Lubaantun is also well known by the famous Crystal Skull, which was supposedly found there in 1924.

The city dates from the Maya Classic era – from AD 730 to AD 890.  It was mostly used as a market for product exchange – the only trade center in Southern Belize.

The ancient name of the site is currently unknown, but “Lubaantun” is a modern Maya name meaning “place of fallen stones”, based on the current state of many of its structures.  Aside from Nim Li Punit, this is the only other site with a tourist facility and with relatively easy access.

Maya Archeological Site in Toledo, Belize

Pusilha

Although Lubaantun and Nim Li Punit have been subject to more intense archaeological investigation, there is little doubt that Pusilha was the largest and politically dominant city of the region throughout much of the Classic period. Pusilha was rediscovered in the late 1920s.  During the first investigations, archaeologists discovered more than 20 stelae, zoomorphic altars, and ceramics that suggested strong ties with Copan (in Honduras) and Quirigua (in Guatemala).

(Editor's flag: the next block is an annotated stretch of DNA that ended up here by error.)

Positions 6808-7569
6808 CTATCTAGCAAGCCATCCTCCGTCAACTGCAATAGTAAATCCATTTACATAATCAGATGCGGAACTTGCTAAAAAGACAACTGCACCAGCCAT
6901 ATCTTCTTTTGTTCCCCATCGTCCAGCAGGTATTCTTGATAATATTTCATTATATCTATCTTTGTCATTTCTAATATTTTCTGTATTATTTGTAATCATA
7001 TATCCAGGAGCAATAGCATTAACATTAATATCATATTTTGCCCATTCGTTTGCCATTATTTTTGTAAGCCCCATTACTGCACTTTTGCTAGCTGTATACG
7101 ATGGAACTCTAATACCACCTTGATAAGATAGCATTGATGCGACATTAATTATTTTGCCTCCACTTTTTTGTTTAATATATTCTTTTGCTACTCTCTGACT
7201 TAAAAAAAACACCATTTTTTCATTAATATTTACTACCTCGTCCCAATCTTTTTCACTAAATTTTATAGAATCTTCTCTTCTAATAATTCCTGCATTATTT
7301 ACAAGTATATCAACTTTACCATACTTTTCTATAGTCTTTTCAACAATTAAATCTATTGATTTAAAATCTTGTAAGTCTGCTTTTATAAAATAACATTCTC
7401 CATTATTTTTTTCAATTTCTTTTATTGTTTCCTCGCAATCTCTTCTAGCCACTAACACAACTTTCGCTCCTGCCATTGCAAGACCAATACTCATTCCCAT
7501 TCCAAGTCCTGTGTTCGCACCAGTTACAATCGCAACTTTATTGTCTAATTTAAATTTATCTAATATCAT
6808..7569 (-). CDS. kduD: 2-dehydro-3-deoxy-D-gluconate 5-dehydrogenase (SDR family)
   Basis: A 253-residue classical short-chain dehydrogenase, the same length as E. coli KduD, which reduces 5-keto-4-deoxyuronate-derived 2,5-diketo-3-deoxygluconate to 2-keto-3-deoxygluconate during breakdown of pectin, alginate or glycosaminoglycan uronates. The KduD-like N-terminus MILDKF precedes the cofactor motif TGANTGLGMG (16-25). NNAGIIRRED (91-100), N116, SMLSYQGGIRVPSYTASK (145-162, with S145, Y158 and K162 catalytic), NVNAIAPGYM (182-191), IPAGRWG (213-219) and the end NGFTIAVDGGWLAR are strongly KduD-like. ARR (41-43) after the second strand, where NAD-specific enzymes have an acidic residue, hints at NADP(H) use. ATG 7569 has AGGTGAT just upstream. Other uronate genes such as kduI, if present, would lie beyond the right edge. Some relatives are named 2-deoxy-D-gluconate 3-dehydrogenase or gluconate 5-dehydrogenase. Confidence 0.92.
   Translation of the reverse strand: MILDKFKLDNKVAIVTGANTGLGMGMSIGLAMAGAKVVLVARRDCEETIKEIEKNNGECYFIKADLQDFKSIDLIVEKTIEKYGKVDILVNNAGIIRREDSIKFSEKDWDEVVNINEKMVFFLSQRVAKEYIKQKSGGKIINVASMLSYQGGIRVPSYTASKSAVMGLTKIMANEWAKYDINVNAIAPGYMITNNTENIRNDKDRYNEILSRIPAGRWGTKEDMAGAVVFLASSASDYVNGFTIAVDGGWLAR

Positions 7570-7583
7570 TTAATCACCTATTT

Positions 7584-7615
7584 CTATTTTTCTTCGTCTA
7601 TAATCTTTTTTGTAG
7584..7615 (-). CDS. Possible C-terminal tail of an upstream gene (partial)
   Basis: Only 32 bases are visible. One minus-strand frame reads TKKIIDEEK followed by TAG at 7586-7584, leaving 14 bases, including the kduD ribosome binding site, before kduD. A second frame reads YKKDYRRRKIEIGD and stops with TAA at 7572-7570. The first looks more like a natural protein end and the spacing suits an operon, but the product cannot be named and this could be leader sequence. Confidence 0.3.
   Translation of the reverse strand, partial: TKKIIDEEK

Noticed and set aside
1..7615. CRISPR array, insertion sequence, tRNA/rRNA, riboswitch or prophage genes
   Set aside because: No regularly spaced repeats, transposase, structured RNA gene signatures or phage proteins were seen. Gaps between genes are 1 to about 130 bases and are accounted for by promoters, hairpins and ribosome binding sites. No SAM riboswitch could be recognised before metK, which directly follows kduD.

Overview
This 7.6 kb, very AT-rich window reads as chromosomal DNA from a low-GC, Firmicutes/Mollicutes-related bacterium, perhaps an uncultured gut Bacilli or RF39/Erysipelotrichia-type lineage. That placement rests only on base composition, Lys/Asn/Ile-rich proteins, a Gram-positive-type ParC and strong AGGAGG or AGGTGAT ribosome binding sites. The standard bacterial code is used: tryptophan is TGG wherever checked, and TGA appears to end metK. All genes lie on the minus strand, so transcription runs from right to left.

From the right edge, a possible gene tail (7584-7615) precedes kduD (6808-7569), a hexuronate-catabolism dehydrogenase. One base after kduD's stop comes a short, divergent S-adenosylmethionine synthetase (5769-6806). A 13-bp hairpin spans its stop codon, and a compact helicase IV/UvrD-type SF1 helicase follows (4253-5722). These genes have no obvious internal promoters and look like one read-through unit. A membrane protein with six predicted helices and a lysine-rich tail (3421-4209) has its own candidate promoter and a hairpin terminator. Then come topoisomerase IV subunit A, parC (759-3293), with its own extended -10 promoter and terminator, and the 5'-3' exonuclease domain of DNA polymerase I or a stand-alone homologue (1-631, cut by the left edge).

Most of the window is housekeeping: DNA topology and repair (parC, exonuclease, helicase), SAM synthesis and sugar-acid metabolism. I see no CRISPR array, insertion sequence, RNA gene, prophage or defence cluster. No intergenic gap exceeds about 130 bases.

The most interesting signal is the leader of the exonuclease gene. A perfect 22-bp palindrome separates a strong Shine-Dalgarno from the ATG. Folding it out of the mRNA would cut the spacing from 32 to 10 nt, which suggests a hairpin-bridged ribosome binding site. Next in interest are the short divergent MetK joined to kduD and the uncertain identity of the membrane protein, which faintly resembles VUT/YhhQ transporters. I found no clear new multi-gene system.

This is the only site in the Maya World where there is evidence of a bridge built to cross a river.  It’s possible to visit the site with group-guided tours. It is located about 2 ½ hours away from Punta Gorda by car, on unpaved dirt roads in really bad condition, especially during the rainy season.

Maya Archeological Site in Toledo, Belize

Xnaheb

Xnaheb is a Late Classic period site that is divided into various groups due to its big size.  The center is built on a ridge of foothills that extends from the Maya Mountains.  Based on certain architectural similarities between the two sites, it is possible that Xnaheb was originally founded as an offshoot of Nim Li Punit.  Some archaeologists say that this was the residence of the last ruler of Nim Li Punit.  Many beautifully carved stelas were found here.

In order to go to Xnaheb, you need a local guide and someone from a nearby village (preferably Maya) who knows how to get there and the site’s history and information.

Maya Archeological Site in Toledo, Belize

Uxbenka